We can store the approximations x_{n} in an array, but as in Newton’s method, we notice that the computation of x_{n+1} only needs knowledge of x_{n} and x_{n−1}, not “older” approximations. Therefore, we can make use of only three variables: x for x_{n+1}, x1 for x_{n}, and x0 for x_{n−1}. Note that x0 and x1 must be given (guessed) for the algorithm to start.
A program secant_method.py that solves our example problem may be written as:
The number of function calls is now related to no_iterations, i.e., the number of iterations, as 2 + no_iterations, since we need two function calls before entering the while loop, and then one function call per loop iteration. Note that, even though we need two points on the graph to compute each updated estimate, only a single function call (f( x1) ) is required in each iteration since f( x0) becomes the “old” f( x1) and may simply be copied as f_x0 = f_x1 (the exception is the very first iteration where two function evaluations are needed).
Running secant_method.py, gives the following printout on the screen:
7.4 The Bisection Method
Neither Newton’s method nor the secant method can guarantee that an existing solution will be found (see Exercises 7.1 and 7.2). The bisection method, however, does that. However, if there are several solutions present, it finds only one of them, just as Newton’s method and the secant method. The bisection method is slower than the other two methods, so reliability comes with a cost of speed (but, again, for a single equation that is rarely an issue with laptops of today).
To solve x^{2} − 9 = 0, \(x \in \left [0, 1000\right ]\), with the bisection method, we reason as follows. The first key idea is that if f(x) = x^{2} − 9 is continuous on the interval and the function values for the interval endpoints (x_{L} = 0, x_{R} = 1000) have opposite signs, f(x) must cross the x axis at least once on the interval. That is, we know there is at least one solution.
The second key idea comes from dividing the interval in two equal parts, one to the left and one to the right of the midpoint x_{M} = 500. By evaluating the sign of f(x_{M}), we will immediately know whether a solution must exist to the left or right of x_{M}. This is so, since if f(x_{M}) ≥ 0, we know that f(x) has to cross the x axis between x_{L} and x_{M} at least once (using the same argument as for the original interval). Likewise, if instead f(x_{M}) ≤ 0, we know that f(x) has to cross the x axis between x_{M} and x_{R} at least once.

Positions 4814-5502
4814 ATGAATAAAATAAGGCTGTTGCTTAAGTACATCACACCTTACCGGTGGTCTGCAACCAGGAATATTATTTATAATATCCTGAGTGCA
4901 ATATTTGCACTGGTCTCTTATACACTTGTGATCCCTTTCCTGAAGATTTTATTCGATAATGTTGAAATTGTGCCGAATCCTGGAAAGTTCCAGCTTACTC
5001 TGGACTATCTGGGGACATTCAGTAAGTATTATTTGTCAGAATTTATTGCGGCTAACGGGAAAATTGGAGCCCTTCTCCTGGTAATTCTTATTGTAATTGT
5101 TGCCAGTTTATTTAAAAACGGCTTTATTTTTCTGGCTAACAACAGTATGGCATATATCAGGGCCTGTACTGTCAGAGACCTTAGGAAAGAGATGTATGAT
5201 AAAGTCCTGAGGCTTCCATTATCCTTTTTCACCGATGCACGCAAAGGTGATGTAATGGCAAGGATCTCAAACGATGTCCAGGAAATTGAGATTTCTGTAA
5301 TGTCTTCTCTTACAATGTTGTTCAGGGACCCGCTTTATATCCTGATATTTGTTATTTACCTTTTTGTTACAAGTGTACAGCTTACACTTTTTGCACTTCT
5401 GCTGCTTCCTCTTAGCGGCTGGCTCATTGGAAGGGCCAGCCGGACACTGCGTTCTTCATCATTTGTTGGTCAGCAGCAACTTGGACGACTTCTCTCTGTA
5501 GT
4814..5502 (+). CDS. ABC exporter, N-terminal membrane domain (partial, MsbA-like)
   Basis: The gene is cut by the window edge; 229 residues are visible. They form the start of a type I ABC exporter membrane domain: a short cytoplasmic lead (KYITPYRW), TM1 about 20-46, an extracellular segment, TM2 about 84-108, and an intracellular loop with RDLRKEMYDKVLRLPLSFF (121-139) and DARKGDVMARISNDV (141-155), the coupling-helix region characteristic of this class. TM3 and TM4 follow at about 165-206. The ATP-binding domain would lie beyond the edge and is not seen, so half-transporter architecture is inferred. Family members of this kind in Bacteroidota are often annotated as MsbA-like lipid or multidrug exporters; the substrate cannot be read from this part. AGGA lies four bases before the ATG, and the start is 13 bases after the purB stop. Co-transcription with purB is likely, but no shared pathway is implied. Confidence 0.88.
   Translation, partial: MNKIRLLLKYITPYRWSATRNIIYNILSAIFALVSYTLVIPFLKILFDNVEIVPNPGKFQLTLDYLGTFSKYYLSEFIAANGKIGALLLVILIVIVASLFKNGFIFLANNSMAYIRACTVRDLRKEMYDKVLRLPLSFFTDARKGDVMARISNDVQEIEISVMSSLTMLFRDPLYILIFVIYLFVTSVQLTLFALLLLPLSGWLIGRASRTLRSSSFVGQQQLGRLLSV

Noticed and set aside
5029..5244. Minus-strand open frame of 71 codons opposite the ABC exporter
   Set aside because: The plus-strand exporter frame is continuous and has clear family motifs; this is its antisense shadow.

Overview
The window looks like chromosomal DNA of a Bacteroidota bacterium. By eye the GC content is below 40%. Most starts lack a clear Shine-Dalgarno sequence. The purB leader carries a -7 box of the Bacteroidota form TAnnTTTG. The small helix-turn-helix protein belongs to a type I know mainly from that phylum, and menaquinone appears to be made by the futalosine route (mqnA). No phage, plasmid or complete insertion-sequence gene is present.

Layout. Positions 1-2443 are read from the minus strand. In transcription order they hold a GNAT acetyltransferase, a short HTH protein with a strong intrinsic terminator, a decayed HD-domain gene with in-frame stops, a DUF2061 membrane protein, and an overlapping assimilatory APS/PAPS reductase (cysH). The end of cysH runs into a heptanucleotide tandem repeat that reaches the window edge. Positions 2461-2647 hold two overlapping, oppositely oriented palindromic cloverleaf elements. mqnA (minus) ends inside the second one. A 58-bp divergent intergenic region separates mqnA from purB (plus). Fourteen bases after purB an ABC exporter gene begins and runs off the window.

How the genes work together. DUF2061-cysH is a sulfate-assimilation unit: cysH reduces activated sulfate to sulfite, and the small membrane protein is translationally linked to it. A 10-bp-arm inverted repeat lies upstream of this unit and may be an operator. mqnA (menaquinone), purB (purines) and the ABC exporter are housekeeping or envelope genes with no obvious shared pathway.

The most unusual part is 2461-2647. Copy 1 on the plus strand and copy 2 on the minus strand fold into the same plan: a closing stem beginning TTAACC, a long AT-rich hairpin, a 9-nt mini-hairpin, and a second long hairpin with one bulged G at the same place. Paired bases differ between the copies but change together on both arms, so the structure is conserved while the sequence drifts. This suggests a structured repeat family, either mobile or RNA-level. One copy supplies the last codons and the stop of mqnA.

In any case, we may proceed with half the interval only. The exception is if f(x_{M}) ≈ 0, in which case a solution is found. Such interval halving can be continued until a solution is found. A “solution” in this case, is when f(x_{M}) is sufficiently close to zero, more precisely (as before): f(x_{M}) < 𝜖, where 𝜖 is a small number specified by the user.
The sketched strategy seems reasonable, so let us write a reusable function that can solve a general algebraic equation f(x) = 0 (bisection_method.py):
Note that we first check if f changes sign in [a, b], because that is a requirement for the algorithm to work. The algorithm also relies on a continuous f(x) function, but this is very challenging for a computer code to check.
We get the following printout to the screen when bisection_method.py is run:
We notice that the number of function calls is much higher than with the previous methods.
Required Work in the Bisection Method
7.5 Rate of Convergence
Convergence Rate and Iterations
When we previously addressed numerical integration (Chap. 6), the approximation error E was related to the size h of the subintervals and the convergence rate r as E = Kh^{r}, K being some constant.
Observe that (7.5) gives a different definition of convergence rate. This makes sense, since numerical integration is based on a partitioning of the original integration interval into n subintervals, which is very different from the iterative procedures used here for solving nonlinear algebraic equations.
Modifying Our Functions to Return All Approximations
To compute all the q_{n} values, we need all the x_{n} approximations. However, our previous implementations of Newton’s method, the secant method, and the bisection method returned just the final approximation.